Kanishak Kataria’s Vajiram Class Notes PDF Download

Kanishak Kataria’s Vajiram Class Notes: If you are searching for the Notes of AIR 1 2018 and not getting anywhere.

Don’t worry we are going to bring you his handwritten notes here.

This post was created because there are some students who haven’t gotten the link from the Kanishk telegram Channel and his DROPBOX was also not working.

Hence don’t worry we are going to provide all material. Kanishka Kataria’s Vajiram Class Notes are free to download.

Kanishak Kataria’s Vajiram Class Notes

Kanishka Provided them chapter wise but we have compiled it all on a single subject-wise basis. Hence you can enjoy a complete pdf with combined chapters in it.

Here are Kanishak Kataria’s Vajiram Class Notes PDF:

ParticularsDownload Links
Ancient India Art and CultureDownload PDF
Indian SocietyDownload PDF
Modern IndiaDownload PDF
Indian PolityDownload PDF
Indian Polity Teacher 2Download PDF
Teacher 1 Pub AdDownload PDF
Teacher 2 PhilosophyDownload PDF
Teacher 3 PsychologyDownload PDF
Economics Teacher 1Download PDF
Economics Teacher 2Download PDF
Economics Teacher 3Download PDF
Economics Teacher 4Download PDF

Here are Kanishak Kataria’s Handwritten Notes For Mains PDF:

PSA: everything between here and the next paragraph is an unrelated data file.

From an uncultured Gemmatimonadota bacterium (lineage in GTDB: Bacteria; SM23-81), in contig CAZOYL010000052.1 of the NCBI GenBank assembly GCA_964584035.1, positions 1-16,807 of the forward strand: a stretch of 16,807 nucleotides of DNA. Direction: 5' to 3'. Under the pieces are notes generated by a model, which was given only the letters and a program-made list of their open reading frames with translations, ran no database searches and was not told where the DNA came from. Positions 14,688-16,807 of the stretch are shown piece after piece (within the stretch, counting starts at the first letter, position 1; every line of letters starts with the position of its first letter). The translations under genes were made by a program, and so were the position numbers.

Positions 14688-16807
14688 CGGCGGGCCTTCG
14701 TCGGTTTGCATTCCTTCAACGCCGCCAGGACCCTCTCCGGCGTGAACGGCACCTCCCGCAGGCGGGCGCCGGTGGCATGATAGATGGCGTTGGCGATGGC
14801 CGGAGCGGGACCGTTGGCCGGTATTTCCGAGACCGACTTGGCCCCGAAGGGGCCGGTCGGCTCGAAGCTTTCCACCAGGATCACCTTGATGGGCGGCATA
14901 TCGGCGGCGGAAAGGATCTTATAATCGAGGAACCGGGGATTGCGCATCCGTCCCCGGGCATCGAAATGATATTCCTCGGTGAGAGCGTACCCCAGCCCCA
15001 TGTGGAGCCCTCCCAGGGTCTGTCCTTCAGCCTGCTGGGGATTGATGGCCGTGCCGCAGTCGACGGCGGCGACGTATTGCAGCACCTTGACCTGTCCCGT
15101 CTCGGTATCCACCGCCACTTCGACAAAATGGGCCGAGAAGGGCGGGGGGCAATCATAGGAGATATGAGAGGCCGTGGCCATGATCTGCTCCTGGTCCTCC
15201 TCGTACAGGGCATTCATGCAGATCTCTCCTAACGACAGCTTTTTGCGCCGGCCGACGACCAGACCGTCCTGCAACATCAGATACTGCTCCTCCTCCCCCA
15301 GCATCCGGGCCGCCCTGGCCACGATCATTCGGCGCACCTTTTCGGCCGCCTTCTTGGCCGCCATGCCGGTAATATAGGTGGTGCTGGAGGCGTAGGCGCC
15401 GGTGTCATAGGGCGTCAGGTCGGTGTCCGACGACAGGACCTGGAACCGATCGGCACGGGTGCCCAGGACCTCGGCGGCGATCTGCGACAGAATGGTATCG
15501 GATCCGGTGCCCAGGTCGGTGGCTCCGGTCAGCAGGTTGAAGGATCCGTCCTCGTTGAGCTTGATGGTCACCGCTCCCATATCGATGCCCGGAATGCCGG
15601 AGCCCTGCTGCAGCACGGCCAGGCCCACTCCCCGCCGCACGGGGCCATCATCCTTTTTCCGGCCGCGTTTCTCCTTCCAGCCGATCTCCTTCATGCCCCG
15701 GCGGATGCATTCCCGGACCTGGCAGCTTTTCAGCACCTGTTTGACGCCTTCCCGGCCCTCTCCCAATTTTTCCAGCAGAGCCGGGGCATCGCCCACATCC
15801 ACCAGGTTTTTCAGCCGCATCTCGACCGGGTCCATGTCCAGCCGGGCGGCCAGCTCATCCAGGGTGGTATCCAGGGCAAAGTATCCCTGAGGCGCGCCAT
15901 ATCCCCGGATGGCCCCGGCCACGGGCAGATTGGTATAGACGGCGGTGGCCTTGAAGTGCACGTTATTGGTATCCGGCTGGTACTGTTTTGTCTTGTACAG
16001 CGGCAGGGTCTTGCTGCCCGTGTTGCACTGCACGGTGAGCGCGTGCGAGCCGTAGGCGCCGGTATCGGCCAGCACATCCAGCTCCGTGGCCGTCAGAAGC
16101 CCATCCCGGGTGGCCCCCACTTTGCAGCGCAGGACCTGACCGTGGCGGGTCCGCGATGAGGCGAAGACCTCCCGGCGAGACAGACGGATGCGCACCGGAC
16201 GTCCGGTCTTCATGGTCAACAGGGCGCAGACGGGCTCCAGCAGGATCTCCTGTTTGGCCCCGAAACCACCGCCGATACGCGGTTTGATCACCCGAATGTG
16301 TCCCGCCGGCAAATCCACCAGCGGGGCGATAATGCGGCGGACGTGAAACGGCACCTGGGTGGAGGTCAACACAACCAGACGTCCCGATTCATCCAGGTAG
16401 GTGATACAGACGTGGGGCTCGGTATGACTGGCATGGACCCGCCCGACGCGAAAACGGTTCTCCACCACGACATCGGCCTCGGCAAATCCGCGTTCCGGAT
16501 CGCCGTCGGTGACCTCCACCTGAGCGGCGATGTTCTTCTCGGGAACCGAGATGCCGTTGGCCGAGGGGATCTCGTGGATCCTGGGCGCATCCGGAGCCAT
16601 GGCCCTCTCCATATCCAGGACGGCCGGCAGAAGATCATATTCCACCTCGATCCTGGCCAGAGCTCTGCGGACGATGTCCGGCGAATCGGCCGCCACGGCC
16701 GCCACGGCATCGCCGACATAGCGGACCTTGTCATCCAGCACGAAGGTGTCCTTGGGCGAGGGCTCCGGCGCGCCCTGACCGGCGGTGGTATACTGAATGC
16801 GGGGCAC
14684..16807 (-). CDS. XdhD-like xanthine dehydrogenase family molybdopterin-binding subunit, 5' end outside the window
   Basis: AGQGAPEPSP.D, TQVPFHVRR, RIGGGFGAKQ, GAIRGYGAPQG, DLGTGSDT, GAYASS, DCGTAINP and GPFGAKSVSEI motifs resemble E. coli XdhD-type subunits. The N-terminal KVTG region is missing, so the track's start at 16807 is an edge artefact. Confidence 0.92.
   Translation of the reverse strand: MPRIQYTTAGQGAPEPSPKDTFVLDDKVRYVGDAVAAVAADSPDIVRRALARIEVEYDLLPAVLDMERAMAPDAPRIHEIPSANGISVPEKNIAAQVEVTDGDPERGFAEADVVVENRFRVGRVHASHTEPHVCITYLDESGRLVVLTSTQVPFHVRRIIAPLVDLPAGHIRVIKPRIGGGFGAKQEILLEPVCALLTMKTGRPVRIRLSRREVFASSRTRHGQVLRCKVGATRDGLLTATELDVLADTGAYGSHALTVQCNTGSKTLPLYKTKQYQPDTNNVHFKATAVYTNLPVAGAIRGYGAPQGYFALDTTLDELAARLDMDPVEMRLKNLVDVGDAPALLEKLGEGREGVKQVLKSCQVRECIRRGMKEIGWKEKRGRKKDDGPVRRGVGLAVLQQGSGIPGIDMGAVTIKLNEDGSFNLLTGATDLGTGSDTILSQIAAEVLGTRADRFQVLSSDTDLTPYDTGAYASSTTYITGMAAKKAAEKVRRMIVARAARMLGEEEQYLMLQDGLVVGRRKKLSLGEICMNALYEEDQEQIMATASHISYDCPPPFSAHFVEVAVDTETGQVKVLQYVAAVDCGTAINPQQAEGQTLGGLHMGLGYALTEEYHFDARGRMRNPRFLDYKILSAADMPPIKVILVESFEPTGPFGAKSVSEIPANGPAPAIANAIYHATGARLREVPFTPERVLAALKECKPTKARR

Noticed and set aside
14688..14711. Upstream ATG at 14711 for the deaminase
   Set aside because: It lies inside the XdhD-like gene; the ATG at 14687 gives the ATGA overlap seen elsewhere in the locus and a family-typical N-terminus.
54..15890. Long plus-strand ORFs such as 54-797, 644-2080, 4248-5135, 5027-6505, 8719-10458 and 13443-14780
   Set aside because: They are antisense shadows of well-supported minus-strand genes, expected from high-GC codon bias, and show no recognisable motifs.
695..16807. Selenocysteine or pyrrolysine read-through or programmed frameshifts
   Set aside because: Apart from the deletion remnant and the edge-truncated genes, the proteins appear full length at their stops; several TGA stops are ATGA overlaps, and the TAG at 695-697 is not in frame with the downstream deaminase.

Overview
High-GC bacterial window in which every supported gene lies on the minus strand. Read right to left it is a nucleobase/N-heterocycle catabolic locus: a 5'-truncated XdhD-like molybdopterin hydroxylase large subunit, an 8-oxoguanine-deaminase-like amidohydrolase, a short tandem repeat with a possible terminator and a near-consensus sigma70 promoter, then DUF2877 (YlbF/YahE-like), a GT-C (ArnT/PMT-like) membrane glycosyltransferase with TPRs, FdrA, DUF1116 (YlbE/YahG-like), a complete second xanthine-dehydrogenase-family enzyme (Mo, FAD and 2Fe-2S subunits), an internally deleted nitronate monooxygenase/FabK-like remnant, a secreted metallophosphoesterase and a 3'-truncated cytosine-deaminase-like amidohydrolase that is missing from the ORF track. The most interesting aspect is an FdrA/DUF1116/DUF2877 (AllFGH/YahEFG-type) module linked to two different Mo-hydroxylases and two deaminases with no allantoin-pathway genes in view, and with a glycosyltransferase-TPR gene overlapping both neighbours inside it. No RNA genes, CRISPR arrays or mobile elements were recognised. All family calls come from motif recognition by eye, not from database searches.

Here are Kanishak Kataria’s Evernote Notes For:

EconomyClick Here to Download
HistoryClick Here to Download
Science and TechClick Here to Download
Prelims NotesClick Here to Download

Also Read:

Kanishak’s Instagram Account for Inspiration you can follow him


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Here are some Basic about Kanishak

Rank: 01

Optional subject: Mathematics 

Medium: English

Native place: Jaipur, Rajasthan 

Education Qualification:

B.Tech with Honours in Computer Science and Engineering, IIT Bombay – 2014 

Parents Occupation:

Father: IAS Officer, Rajasthan

Mother: Homemaker 

Coaching has taken:

GS – Vajiram and Ravi, Delhi

Mathematics – IMS, Delhi 


Prelims:Paper -1 : 106 Paper -2 : 147.5

Mains and Personality Test:

My Journey: Most of my schooling was done in Kota, Rajasthan, a city well known for its IIT and NEET (then PMT) coachings. Being good in Mathematics and having an aptitude for Science, I naturally got attracted to engineering (and IITs) for graduation.

I appeared for the IITJEE examination in 2010 and secured AIR 44. I opted for IIT Bombay for its all-around career options and Computer Science as my branch due to my interest in the subject plus the opportunities which were present in the sector.

My father had recommended UPSC as a career option to me right since my childhood. After my graduation in 2014, he again asked me to appear in the UPSC examination.

However, I always wanted to explore multiple options before making such a pivotal decision in my life. I had secured a job offer from Samsung Electronics, South Korea. It

was an amazing opportunity for me to get exposure outside India and also explore the private sector – an offer which I accepted.

I moved back to India in 2016 and started working in a private firm in Bengaluru. Although UPSC was an option always lingering in the back of my mind, I never gave serious thought to it during this period (September 2014 – April 2016).